February, 18 2012
Graphic design is a profession in which artistic creativity and stylization seem to be the main key factors for a successful career. In most cases this is true and quality management (TQM) or ISO 9000 aren’t needed to complete the core tasks of a graphic designer. On the other hand there are things that go into the process that requires more than artistic talent and skill. In her article Sally Foster states “A graphic designer may work in a variety of fields—website design, advertising, product development, logo design, even sign making.” (Foster, 2003). This means that most of a graphic designer’s work is for the benefit of a client or customer, which also means that a graphic designer must sometimes adhere to policies and procedures that may not be their own. Now this is where the concepts of TQM and ISO appear in the world of graphic design, only I don’t believe it’s one or the other, it’s a mix of both. TQM and the Graphic Designer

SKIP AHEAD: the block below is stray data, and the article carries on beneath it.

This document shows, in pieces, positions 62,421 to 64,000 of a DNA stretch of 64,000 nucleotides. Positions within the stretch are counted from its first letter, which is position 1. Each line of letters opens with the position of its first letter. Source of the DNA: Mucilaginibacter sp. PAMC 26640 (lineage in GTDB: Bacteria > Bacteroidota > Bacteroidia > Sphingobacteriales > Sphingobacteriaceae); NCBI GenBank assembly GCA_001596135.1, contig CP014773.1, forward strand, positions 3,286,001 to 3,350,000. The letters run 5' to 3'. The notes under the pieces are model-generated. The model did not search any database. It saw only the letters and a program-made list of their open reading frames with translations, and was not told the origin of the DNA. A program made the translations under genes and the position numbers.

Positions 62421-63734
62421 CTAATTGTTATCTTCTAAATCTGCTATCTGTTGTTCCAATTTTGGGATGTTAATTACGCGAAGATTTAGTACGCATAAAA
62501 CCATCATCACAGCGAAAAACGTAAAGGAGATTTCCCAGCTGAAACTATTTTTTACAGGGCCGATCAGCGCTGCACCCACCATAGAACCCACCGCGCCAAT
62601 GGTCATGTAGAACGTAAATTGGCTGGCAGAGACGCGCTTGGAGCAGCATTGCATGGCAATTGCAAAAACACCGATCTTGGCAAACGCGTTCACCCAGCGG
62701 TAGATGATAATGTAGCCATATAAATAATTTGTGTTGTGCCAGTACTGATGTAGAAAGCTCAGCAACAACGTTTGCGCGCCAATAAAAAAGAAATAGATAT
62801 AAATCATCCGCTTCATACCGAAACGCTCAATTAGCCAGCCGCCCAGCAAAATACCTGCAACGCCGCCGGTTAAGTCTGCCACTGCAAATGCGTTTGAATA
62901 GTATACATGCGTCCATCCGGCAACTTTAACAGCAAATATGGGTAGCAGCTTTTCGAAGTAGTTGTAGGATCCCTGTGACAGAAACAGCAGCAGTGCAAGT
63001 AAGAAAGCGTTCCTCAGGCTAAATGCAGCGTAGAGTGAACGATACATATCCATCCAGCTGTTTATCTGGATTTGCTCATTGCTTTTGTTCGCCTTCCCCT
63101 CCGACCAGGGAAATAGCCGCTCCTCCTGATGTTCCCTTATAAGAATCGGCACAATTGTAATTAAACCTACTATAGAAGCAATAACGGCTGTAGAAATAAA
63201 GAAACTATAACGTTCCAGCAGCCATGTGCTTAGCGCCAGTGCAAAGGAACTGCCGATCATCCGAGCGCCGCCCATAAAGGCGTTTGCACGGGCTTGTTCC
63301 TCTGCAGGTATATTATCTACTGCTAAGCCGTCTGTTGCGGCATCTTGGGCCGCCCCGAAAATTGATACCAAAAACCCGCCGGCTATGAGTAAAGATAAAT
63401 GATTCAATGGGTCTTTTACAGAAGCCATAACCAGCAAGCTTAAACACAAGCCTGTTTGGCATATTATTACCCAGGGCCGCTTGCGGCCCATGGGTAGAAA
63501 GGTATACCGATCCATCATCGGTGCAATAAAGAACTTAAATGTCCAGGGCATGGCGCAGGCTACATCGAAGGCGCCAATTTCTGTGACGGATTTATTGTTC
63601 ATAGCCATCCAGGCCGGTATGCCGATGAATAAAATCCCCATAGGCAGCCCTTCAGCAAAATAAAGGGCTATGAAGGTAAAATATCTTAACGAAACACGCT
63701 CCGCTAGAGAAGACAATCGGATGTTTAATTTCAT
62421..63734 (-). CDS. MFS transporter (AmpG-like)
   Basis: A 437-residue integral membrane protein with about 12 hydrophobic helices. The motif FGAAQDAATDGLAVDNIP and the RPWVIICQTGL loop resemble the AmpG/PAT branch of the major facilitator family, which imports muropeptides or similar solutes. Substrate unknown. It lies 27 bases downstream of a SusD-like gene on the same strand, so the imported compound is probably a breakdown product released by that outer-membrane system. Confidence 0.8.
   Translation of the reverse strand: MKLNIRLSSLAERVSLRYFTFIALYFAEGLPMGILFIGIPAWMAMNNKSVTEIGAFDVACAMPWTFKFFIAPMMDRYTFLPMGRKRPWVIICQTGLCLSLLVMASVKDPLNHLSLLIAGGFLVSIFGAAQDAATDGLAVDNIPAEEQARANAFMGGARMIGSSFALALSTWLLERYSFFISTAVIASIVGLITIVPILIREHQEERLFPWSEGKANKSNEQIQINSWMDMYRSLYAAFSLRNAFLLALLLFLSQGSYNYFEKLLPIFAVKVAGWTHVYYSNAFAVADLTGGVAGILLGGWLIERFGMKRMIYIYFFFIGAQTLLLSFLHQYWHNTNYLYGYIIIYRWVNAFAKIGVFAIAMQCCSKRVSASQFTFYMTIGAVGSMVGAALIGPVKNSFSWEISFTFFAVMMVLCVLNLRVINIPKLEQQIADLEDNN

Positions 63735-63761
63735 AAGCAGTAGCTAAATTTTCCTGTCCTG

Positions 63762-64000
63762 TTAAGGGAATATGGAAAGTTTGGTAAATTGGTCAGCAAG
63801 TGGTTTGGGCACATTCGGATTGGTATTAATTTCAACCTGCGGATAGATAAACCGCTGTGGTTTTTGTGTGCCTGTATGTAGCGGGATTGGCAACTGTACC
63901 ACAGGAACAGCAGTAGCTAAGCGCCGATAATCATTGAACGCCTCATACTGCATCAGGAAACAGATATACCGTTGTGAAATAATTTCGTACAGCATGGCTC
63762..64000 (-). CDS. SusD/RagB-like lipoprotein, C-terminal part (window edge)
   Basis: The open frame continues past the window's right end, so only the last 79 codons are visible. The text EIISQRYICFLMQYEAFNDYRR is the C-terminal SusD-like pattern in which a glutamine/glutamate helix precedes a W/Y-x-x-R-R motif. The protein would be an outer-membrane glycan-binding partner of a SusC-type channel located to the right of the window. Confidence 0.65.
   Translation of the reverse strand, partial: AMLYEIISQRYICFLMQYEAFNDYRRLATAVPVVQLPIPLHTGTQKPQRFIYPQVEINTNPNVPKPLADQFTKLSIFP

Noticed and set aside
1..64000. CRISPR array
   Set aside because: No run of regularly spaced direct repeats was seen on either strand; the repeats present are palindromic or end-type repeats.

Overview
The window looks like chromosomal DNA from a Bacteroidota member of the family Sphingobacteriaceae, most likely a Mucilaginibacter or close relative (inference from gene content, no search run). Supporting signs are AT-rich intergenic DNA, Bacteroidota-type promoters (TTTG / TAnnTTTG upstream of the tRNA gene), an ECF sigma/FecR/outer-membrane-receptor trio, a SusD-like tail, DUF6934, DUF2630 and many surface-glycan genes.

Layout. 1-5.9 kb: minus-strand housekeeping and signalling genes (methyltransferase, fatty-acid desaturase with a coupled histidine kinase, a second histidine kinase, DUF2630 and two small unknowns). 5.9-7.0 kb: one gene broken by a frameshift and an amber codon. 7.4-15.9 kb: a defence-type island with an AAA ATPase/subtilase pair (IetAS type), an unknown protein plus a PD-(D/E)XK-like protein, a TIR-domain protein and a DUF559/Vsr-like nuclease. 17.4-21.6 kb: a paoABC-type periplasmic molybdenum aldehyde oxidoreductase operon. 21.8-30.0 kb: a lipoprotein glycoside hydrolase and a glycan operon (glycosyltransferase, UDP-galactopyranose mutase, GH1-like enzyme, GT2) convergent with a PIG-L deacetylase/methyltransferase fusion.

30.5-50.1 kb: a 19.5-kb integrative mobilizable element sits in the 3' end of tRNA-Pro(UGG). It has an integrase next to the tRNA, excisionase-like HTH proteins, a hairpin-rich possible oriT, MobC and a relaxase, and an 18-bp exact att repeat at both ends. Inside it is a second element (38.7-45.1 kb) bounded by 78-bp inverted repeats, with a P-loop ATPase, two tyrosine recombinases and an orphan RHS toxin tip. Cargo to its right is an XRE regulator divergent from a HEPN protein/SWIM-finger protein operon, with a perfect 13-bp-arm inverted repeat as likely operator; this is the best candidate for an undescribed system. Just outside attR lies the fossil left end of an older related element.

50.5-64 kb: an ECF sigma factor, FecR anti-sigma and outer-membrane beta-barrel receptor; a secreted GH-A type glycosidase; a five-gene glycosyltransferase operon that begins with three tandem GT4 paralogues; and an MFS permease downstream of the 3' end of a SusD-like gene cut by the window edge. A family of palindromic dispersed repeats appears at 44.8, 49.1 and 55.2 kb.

“Total Quality Management is a philosophy that is designed to make an organization faster, flexible, focused, and friendly—leads to a structured system that focuses each employee on the customer.” (Hoffher, Moran, and Nadler, 1994, p. 13). For a graphic designer, sometimes they are the only employee, the customer is the client or benefactor of the graphic designer’s work and the ultimately the focus of the project. Making sure the clients get exactly what they want to their specifications is top priority. These specifications could be anywhere from a certain shade of red, a specific font, or sometimes it’s completely up to the designer and their artistic vision. Sometimes a graphic designer works on a job-by job basis, The TQM strategy will then vary from organization to organization (ASQ, n.d.) making the TQM strategy a perfect way to shift and be flexible to the unique needs of...